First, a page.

“Plenty has been written about our so-called change of tactics for the final so here’s my version,” says Will Carling. “We had toured Australia in the summer, lost 40-15, and basically our pack got hammered up front and they also produced a better kicking game on the day and we had meetings about this a couple of times in the week and discussed tactics. It was decided we had to open up a bit, try and stretch Australia, and this notion that we just woke up on Saturday morning and decided to change tactics is a complete nonsense.
“Two things worked against us on the day. We did try and put tempo into the game and we had the players – but we were inaccurate and didn’t make the final pass tell. The tactics didn’t quite come off. If we made a mistake at all it was not to realise that our pack had progressed since the summer and were now shaping up against the Australians better. We might have tweaked our tactics on the hoof but bottom line it made no difference. They were better than us.
“Australia weren’t at more than 80 per cent and they still beat us fair and square. I have no issues whatsoever with their win and no real regrets about the 1991 World Cup, not like I did from 1995 when I felt we were a much better side than what we actually put out there on the field.”
Lynagh concurs: “Before the game we thought England would probably use their forward power to try and control the game but we kept an open mind so when they produced a Plan B and started running and moving the ball it wasn’t a shock. We just battened down the hatches and defended like we had done against New Zealand. The surprise was possibly that England didn’t revert to Plan A a bit quicker!”
Just four years later England had their revenge with a late Rob Andrew dropped goal clinching a notable quarter-final win in Cape Town although, as Carling alludes to, the joy of that victory was short-lived with a right royal thrashing by New Zealand at the same venue a week later.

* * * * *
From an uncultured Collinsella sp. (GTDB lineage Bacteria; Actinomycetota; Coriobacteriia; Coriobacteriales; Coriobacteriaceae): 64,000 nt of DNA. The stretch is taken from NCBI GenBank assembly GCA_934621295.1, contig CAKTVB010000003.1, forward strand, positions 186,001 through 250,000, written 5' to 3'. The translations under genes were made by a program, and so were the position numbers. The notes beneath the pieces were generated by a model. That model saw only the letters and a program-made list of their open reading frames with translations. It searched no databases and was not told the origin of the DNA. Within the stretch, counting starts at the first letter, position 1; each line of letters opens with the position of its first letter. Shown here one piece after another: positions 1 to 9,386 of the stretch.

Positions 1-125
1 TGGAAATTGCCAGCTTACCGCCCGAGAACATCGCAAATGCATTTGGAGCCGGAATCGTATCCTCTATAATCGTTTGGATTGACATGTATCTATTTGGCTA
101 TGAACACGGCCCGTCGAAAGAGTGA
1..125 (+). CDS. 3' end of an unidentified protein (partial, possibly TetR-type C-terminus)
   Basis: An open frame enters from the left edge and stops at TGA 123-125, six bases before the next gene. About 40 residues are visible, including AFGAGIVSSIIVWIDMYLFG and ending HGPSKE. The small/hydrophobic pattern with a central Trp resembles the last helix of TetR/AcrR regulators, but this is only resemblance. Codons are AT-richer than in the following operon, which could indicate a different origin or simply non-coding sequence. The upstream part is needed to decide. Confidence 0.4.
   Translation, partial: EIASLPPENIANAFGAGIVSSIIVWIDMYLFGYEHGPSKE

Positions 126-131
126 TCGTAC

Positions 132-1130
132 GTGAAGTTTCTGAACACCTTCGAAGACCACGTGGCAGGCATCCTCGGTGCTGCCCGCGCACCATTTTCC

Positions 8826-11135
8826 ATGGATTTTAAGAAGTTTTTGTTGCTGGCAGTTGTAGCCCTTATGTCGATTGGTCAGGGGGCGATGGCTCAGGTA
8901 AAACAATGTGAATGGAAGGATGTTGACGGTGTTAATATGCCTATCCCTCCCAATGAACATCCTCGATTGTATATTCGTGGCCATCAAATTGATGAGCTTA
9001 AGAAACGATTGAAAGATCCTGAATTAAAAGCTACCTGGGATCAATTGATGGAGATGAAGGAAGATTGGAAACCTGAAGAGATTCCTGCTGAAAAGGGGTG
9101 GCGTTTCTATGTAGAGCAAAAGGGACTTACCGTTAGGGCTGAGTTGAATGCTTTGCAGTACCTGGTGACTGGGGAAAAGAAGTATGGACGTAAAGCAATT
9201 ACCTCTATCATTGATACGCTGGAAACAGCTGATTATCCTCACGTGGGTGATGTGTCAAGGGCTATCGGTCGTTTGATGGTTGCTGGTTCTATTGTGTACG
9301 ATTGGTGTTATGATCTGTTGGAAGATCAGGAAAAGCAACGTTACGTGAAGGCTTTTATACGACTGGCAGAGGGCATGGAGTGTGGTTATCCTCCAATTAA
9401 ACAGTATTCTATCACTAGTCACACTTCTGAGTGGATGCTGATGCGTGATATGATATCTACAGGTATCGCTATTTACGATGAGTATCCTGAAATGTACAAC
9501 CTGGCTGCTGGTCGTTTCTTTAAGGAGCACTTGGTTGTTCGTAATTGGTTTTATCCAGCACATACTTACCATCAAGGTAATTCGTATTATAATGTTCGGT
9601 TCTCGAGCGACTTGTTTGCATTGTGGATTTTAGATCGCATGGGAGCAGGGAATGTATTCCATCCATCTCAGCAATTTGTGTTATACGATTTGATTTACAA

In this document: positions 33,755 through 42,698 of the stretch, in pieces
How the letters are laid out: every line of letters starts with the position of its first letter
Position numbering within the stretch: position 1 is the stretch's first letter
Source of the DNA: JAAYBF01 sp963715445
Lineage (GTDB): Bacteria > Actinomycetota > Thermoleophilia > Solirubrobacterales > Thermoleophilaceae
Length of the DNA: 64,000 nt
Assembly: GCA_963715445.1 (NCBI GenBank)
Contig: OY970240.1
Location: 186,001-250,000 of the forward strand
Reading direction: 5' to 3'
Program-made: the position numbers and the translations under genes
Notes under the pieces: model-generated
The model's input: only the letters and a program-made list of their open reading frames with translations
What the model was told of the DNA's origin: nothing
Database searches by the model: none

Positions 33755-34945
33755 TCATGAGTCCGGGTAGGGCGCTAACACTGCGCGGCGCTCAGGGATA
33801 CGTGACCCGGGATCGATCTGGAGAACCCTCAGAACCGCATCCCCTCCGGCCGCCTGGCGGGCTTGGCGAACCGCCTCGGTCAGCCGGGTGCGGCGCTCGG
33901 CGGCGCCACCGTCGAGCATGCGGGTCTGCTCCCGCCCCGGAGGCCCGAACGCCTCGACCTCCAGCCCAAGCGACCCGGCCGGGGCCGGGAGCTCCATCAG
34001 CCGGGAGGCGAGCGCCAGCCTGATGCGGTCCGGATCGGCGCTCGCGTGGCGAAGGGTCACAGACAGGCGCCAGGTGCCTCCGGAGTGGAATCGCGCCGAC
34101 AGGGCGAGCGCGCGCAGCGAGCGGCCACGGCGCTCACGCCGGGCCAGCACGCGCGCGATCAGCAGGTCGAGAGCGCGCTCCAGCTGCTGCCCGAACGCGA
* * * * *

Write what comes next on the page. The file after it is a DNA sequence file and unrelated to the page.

The ultimate revenge, however, came in 2003 with that World Cup win in Australia against the Wallabies and there was also a huge feelgood factor to England’s unexpected quarter-final win in Marseilles in 2007 when the England forwards and the front row in particular crushed the life out of their opponents.
Much of that though is countered by the excellence of the Australians 33-13 Pool win in 2015, one of the most depressing moments in modern day English rugby history. It felt like England had been knocked out of their own World Cup without firing a shot.
It also a featured a commanding performance from Bernard Foley at ten and it has been a surprise to see his starting place called into question this season. Elsewhere there is much to chew on. Matches against Australia marked both the start of Clive Woodward’s reign – a 15-15 draw at Twickenham – and the end, a 51-15 shellacking at Brisbane in 2004 with England out on their feet after too much rugby and, yes, maybe a little too much post-World Cup partying.
In fact matches against Australia generally were huge for Woodward. On the tour from hell in 1998 it was that record breaking 76-0 win in Brisbane which demonstrated just how far a weakened England were off the pace although, at the same time, a couple of gems for the future were unearthed.
There were two more defeats against the Aussies after that all-time low point before England got on a five-match winning run culminating with the World Cup win although Woodward himself always believes their 25-14 win in Melbourne a few months earlier was their best performance.
In more recent times the English highlights have been Chris Ashton’s wonder try at Twickenham in 2010, with assists from Ben Youngs and Courtney Lawes, and that remarkable 3-0 series win two years ago which signalled England were back after the disappointment of RWC2015.